Minority Shareholder Rights In Argentina: The Need For Prevention And Dispute Resolutions Methods

Author:Mr Mario Eduardo Castro Sammartino
Profession:Castro Sammartino & Pierini

When partnering to do business, it should always be considered the rights the Argentine General Companies Law Number 19,550 (Ley General de Sociedades Nº 19,550 or LGS for its Spanish acronym) grant to minority shareholders or partners - many of them with no minimum shareholding requirement -, such as:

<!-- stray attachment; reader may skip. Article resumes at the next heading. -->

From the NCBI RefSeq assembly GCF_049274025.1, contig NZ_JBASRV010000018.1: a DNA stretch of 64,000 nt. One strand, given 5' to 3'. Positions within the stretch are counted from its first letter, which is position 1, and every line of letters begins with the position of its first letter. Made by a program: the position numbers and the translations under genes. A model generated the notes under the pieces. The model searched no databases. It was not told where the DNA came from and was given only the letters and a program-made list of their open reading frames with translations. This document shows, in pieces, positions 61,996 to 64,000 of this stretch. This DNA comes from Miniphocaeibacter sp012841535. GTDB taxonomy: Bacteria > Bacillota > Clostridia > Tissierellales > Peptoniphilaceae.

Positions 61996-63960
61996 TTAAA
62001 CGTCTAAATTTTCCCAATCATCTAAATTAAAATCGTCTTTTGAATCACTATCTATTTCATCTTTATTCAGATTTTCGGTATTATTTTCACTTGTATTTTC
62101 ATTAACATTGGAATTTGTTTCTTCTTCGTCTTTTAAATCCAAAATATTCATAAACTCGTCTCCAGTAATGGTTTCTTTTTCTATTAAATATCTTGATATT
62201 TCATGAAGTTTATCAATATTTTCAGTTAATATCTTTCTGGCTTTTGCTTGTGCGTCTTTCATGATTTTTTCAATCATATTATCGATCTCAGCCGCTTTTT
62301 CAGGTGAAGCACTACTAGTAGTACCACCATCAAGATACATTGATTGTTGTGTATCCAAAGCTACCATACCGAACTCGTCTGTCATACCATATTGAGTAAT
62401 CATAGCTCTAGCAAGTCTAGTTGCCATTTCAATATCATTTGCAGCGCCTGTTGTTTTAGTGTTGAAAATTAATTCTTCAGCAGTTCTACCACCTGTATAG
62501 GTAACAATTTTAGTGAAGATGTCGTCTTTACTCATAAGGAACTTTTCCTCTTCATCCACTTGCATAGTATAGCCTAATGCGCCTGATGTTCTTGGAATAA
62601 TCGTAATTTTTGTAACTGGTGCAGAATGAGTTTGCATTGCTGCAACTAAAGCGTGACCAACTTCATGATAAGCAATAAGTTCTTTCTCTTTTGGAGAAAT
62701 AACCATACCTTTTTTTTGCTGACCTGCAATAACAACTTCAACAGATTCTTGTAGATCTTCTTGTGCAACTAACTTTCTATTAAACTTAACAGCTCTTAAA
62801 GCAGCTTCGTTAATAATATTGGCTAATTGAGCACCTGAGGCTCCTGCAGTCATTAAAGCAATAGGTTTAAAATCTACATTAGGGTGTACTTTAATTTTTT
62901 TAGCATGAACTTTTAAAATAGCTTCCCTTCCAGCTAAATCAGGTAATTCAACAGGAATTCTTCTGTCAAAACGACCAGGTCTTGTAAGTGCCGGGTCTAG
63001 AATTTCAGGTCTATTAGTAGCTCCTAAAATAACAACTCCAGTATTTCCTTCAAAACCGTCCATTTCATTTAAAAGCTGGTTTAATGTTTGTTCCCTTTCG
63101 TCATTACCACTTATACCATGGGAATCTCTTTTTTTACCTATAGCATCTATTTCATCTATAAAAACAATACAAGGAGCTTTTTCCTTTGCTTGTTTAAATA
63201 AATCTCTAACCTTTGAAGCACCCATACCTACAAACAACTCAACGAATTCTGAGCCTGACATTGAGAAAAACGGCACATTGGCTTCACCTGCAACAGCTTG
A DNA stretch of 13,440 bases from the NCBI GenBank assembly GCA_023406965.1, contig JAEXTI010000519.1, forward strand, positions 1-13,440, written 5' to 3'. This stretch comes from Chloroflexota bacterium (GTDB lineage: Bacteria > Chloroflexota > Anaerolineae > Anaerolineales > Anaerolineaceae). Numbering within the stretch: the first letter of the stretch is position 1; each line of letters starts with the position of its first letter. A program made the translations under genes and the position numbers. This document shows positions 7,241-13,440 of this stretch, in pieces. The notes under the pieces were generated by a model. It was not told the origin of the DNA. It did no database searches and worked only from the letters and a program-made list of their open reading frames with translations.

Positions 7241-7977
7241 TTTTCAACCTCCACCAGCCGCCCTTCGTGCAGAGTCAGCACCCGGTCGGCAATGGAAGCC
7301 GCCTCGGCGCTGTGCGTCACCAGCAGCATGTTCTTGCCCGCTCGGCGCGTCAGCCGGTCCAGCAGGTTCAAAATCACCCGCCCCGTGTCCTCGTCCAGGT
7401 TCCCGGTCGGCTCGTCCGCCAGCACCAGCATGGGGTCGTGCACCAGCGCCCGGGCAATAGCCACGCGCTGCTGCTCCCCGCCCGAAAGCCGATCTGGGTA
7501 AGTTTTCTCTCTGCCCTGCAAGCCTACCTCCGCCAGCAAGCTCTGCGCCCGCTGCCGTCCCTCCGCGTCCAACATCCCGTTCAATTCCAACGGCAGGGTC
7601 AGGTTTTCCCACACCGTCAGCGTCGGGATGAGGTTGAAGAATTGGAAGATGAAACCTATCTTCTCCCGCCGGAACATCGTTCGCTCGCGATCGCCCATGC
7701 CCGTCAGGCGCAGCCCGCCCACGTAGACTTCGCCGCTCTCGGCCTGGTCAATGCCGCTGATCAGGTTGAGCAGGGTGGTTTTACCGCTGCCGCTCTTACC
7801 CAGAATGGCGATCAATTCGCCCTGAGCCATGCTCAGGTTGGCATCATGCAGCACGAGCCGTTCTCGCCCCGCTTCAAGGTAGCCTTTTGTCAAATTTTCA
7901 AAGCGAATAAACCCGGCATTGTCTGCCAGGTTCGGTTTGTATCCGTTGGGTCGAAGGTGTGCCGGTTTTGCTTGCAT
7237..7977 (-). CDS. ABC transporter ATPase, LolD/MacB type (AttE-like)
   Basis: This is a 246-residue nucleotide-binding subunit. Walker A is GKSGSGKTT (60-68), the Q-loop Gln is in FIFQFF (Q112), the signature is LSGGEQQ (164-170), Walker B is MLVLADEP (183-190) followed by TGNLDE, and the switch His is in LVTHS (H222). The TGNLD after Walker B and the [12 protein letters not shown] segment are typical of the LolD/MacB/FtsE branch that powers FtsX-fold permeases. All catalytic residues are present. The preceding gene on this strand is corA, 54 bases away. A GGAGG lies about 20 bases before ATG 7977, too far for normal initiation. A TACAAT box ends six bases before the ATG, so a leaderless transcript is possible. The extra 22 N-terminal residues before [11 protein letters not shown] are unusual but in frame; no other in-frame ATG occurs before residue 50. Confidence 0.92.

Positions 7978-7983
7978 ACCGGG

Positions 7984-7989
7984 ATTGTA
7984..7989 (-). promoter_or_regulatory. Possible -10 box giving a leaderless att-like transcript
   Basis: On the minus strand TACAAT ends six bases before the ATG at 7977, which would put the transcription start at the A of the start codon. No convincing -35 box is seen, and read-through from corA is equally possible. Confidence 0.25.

Partners may examine the company's books and papers and require the reports which they consider relevant. Unless otherwise stated in the by-laws, this right may not be exercised in companies with appointed statutory auditing bodies (e.g. syndics) (LGS, Article Number 55); Being the case of companies with internal auditing bodies foreseen by the by-laws, shareholders representing not less than two percent of the capital may: Request the syndics at any time information on the subjects falling within the syndics' competence (LGS, Article Number 294, Section 6); and Denounce to the syndics what they consider may affect the course of business. They syndics must investigate the issues, mention them in a verbal report to the shareholders meeting and make the comments and proposals which may be relevant. Further, the syndics may immediately call a shareholders meeting to resolve in this respect when the situation under investigation does not receive from the Board of Directors the treatment which they consider adequate and they judge it necessary to act with urgency (LGS, Article Number 294, Section 11); A corporation's shareholder representing at least five percent of the stock capital (provided the by-laws not establish a lesser holding) may request the board - or the Syndic - summons a shareholders' meetings, indicating the subjects to be dealt with. The meeting shall be called to be held within the following forty days. If the board or the syndic were to omit to convene the meeting, the affected shareholder might request it be done by the companies' controlling authority or judicially (LGS, Article Number 236); To exercise cumulative voting rights to try to secure representation in the board of directors of a corporation, up to one-third of the positions to be elected (LGS, Article Number 263); Shareholders of a corporation may judicially challenge any shareholders' resolution carried in infringement of the law or the articles of association or the by-laws, as long as they have not voted for the relevant decision or they have been absent from the meeting. The petition must be filed within three months of the closing of the meeting...

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